Guys I need your advise about stuffing a turkey

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1. So I really want to make the same recipe of Gordon Ramsay here it looks AMAZING however there is one huge problem, I have two people on my dining table that cannot eat any milk type product so the main ingredient here which was the butter balls he stuffed the turkey with .. do you have ideas what else I can do instead of butter but kinda with the same concept?

2. Is it a smart idea to stuff a turkey with a risotto ? if yes would I cook the risotto normally or like only half cook it then shove it into the turkey ? ( because if I cook it properly and then shove it into the turkey it may go super dry no ? )
 
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Hi David,

You just need to open your perceptions to ALL ingredients! You already recognized the issues with stuffing the bird with risotto. If fully cooked, it will turn over cooked and if undercooked the water will probably not distribute evenly because the rice closest to the water source will absorb until it can't, and the rice a few inches away won't have access.

You have the mind for cooking! Recipes are a guide or starting point for you to adapt to the flavors you like.

There is a great cooking lesson here! Substitute one fat for another fat.

Not only in this recipe, but most any recipe, you can replace one fat for another. (Baking is a different story, for sure!) If you think through the functionality the fat is there for. If the fat is primarily there for flavor or a lubricant, you can substitute.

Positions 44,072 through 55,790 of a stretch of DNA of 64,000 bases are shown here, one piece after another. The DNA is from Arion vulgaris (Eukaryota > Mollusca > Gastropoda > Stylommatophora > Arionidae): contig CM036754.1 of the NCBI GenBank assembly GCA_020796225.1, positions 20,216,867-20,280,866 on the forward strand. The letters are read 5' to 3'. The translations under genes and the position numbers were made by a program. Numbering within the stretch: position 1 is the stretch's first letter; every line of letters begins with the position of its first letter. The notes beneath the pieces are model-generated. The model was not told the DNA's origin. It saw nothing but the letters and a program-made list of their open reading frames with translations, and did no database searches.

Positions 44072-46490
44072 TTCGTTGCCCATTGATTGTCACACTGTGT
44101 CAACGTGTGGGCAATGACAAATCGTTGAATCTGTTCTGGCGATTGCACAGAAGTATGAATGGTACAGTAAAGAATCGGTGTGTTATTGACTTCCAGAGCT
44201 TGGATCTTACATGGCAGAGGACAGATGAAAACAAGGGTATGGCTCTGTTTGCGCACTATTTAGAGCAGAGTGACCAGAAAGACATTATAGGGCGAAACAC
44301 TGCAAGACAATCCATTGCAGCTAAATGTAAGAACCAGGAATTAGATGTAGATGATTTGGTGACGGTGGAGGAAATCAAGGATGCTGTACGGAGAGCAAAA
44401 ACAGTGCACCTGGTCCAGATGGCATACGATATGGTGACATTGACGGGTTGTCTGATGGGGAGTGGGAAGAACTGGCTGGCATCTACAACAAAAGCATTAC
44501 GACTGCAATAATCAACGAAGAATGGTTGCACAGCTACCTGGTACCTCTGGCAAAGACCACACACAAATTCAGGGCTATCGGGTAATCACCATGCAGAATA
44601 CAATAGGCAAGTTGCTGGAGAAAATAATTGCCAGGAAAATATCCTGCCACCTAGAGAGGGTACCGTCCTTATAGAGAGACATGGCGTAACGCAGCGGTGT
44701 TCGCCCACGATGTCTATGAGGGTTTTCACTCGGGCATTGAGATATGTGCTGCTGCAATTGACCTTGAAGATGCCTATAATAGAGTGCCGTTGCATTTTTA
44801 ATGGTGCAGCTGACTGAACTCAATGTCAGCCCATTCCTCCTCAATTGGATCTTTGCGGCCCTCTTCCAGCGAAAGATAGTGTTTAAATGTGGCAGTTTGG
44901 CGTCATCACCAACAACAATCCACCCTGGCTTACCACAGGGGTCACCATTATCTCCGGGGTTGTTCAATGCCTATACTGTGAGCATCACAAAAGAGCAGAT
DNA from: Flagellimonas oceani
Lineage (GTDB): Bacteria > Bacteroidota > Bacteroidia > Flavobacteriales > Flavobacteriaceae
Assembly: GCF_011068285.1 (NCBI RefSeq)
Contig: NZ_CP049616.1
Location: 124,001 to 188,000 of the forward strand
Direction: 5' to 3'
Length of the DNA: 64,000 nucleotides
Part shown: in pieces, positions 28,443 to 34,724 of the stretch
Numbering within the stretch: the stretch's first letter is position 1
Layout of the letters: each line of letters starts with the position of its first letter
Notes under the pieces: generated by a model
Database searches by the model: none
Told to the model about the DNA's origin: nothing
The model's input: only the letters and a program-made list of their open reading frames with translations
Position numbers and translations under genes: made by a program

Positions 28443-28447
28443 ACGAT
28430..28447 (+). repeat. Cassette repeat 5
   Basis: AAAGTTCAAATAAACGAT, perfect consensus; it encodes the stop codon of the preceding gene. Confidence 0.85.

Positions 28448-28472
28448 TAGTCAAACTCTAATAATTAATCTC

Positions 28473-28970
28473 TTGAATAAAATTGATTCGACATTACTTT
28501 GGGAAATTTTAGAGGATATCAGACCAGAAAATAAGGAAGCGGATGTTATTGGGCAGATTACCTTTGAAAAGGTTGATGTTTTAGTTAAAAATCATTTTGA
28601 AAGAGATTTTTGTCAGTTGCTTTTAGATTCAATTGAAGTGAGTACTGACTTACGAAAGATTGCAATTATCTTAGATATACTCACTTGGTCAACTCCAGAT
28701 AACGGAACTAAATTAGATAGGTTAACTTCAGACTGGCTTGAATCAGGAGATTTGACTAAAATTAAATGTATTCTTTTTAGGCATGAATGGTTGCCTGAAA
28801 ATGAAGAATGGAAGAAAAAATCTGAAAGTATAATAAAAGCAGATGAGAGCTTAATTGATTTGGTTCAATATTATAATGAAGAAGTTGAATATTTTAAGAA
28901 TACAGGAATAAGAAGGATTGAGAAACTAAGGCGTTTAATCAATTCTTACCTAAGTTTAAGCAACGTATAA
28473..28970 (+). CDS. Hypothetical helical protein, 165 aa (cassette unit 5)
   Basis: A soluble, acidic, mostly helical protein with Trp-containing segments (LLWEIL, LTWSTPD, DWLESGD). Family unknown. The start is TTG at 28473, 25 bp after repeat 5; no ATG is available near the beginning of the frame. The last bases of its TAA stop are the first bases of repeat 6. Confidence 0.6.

Think about all the different oils you could use for a salad dressing. "The recipe calls for____ oil, and I ran out. I can't make a salad dressing I guess" Really? Cooking is creativity and science.

I'm in America and when I roast a Turkey, I typically use a Turkey fat roux for the gravy. I never saw a recipe for this but it made sense to me and I really don't like waste. Just like a Chicken fat roux for a Chicken Gravy. It's not so healthy, but delicious and might be thrown out by others.

Dairy intolerance has to do with milk proteins, not just lactose. Ghee will only affect those people that have a severe dairy intolerance. You might ask your friends to check with their doctor as to their severity level. They may be able to use Ghee because of really minute quantities of any protein. That's all down the road though.

I'm not going to watch the video but, just use the flavors that attracted you to this. I think Turkey can stand up to American Bacon fat and refrigeration will solidify. I would add one or more of Garlic, Rosemary, Thyme, etc. to the bacon fat before chilling, then make the little balls if you must, and proceed.

Good luck and Happy cooking!
 
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Hello David and welcome! :)

What Ramsay is doing in this video is he is stuffing the bird with onions and lemons which will become hot and steam inside the bird. That steaming action will help cook the bird from the inside. As you can see from the video, Ramsay removes the lemon and onion from the turkey and cooks it even further to make gravy.

The reason why Ramsay does this is because whatever happens to be in the cavity of the bird will likely not cook thoroughly and will collect uncooked juices. This is why Ramsay cooks the lemons and the onion further and turns them into gravy. Otherwise, he would probably throw them out. But, chefs hate to waste things that are jammed packed with flavor. This is why we often use the scraps from prep to make things like stocks and broths.